Elliott began graduate study at Union Theological Seminary and at Teachers College, Columbia University in New York in 1915. In 1918, at age thirty-six, Elliott published The Leadership of Red Triangle Groups (Elliott 1918). His lifelong interests in group process, including the application of psychological behavior, democratic principles, and scientific thinking (particularly of the Deweyan sort popular at the time at Teachers College), are in evidence in this book.

Still a student at Teachers College and Union Theological Seminary, Elliott became the Educational Editor for the Association Press in 1919. He would soon publish How Jesus Met Life Questions (Elliott 1920). Progressive educational theory and method and a social gospel liberal religious perspective blend in a creative manner in the book. Jesus was a man who had to grapple with real life questions, and such example was of value for contemporary Christians.

In 1922, Elliott was awarded the M.A. degree from Teachers College. He soon resigned from the Y.M.C.A., and took on the position of Assistant Professor at Union Theological Seminary. Following George Albert Coe, Elliott was appointed as Skinner and McAlpin Professor of Practical Theology, and Head of the Department of Religious Education and Psychology at Union Theological Seminary in 1925.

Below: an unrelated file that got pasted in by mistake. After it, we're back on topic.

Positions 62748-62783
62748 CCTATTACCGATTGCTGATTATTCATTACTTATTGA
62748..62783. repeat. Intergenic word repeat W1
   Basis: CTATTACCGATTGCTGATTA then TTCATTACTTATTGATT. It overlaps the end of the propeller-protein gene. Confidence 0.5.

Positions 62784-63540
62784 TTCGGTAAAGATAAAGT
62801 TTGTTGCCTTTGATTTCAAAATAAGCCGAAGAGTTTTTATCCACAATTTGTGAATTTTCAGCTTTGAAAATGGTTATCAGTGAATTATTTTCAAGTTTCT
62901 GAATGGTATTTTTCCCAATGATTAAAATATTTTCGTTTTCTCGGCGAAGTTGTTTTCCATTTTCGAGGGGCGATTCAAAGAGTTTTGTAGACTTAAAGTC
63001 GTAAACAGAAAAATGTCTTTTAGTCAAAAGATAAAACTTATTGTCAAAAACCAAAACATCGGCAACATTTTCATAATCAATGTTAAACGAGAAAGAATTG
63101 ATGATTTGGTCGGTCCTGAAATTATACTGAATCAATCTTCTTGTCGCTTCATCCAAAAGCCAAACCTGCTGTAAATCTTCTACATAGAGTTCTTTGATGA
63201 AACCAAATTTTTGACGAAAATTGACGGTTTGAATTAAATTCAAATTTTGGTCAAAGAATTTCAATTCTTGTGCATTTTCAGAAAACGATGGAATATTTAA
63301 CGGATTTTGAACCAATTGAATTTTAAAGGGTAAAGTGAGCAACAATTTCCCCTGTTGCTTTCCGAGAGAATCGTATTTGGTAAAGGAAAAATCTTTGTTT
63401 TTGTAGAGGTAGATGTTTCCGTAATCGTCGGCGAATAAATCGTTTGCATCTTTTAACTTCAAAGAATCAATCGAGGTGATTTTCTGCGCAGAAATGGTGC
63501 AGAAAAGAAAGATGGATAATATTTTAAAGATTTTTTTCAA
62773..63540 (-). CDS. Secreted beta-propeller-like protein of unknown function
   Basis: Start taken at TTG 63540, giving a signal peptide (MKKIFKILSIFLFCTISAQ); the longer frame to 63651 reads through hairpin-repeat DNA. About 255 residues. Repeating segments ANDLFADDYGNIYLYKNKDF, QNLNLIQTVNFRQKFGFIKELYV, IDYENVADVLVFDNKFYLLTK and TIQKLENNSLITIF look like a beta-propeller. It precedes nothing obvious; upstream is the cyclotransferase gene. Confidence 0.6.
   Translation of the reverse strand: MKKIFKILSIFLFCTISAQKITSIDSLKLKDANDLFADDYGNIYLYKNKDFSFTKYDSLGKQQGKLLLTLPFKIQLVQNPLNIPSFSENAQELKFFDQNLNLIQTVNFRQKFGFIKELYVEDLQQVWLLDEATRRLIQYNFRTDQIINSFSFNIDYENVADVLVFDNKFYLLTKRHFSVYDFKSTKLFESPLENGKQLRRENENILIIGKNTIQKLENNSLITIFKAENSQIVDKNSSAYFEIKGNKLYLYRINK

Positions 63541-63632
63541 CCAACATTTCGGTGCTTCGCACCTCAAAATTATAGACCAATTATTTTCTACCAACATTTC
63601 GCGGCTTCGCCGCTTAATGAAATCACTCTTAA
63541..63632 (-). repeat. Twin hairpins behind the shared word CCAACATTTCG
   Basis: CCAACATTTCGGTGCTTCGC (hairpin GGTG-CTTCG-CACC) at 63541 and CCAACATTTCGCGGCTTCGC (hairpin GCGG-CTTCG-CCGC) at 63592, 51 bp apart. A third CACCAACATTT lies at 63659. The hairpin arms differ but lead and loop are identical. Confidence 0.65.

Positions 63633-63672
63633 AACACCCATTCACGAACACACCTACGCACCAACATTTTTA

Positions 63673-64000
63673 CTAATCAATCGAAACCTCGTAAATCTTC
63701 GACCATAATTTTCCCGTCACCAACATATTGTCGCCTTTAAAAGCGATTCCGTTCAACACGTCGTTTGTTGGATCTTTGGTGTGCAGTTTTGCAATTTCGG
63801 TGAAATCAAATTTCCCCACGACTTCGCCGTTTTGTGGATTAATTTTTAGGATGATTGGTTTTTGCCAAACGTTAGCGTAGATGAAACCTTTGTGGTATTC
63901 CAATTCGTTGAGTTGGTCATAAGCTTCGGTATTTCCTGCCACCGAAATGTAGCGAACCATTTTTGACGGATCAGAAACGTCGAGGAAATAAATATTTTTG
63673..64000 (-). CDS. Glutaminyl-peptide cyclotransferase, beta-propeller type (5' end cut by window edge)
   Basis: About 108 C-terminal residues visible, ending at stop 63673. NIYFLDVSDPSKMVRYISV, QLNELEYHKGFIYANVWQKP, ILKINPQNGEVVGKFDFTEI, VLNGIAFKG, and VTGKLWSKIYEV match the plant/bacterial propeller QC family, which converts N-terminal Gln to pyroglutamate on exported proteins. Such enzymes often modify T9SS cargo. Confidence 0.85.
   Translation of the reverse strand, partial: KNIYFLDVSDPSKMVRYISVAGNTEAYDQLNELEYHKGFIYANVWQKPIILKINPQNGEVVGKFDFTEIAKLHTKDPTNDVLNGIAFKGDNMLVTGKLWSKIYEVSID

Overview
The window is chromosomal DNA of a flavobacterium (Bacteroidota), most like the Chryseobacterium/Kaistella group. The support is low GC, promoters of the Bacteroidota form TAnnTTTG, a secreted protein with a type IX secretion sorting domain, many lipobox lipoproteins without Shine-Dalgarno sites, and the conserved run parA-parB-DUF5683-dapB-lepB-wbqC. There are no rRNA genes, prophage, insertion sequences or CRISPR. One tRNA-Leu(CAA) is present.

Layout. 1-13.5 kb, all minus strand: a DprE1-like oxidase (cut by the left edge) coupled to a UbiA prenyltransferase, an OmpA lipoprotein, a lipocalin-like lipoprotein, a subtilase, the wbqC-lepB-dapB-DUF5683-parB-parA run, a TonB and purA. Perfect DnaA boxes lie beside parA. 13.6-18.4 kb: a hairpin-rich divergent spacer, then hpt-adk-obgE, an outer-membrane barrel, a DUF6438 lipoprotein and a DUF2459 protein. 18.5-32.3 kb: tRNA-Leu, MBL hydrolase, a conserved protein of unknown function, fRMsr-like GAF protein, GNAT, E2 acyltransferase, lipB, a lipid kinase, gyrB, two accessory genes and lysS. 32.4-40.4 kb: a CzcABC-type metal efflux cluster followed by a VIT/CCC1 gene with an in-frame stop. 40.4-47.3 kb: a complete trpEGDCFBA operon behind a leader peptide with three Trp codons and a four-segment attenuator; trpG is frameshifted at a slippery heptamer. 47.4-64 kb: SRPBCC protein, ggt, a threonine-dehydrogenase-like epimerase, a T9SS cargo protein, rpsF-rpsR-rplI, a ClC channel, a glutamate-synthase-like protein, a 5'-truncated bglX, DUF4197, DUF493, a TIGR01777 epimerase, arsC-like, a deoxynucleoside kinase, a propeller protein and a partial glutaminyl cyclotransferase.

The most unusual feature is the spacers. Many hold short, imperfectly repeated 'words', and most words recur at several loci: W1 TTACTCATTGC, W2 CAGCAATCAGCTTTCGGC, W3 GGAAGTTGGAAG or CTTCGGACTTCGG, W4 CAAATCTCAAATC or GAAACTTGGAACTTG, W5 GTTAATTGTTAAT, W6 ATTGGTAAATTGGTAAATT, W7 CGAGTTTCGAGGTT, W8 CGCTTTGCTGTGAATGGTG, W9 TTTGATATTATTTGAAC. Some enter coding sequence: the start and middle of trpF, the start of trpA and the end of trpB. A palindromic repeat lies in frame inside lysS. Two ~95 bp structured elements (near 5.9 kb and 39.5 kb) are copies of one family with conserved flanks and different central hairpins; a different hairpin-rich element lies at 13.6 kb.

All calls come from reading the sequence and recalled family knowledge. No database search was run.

Elliott married Grace Loucks on June 27, 1927. She would become a significant executive leader in the Y.W.C.A., and was a noted psychologist who had published several books. Grace and Harrison published one book together, Solving Personal Problems (Elliott, Elliott 1936). In time, Grace and Harrison would have three children: David Loucks, Donald Harrison, and Margaret Jean. In this same year, Elliott was elected as chairman of the Y.M.C.A. National Boys Work Committee, a post he would hold until 1946. He also published The Bearing of Psychology on Religion (Elliott 1927).

In 1928, Elliott published The Process of Group Thinking (Elliott 1928), and in 1930, Group Discussion in Religious Education (Elliott 1930). In 1931, Elliott went to Oxford University, England, for his sabbatical leave. During his 1938 sabbatical leave, he remained in the United States in order to work on his doctoral dissertation.

In 1939, Elliott was elected President of the Religious Education Association, a post he would hold until 1942.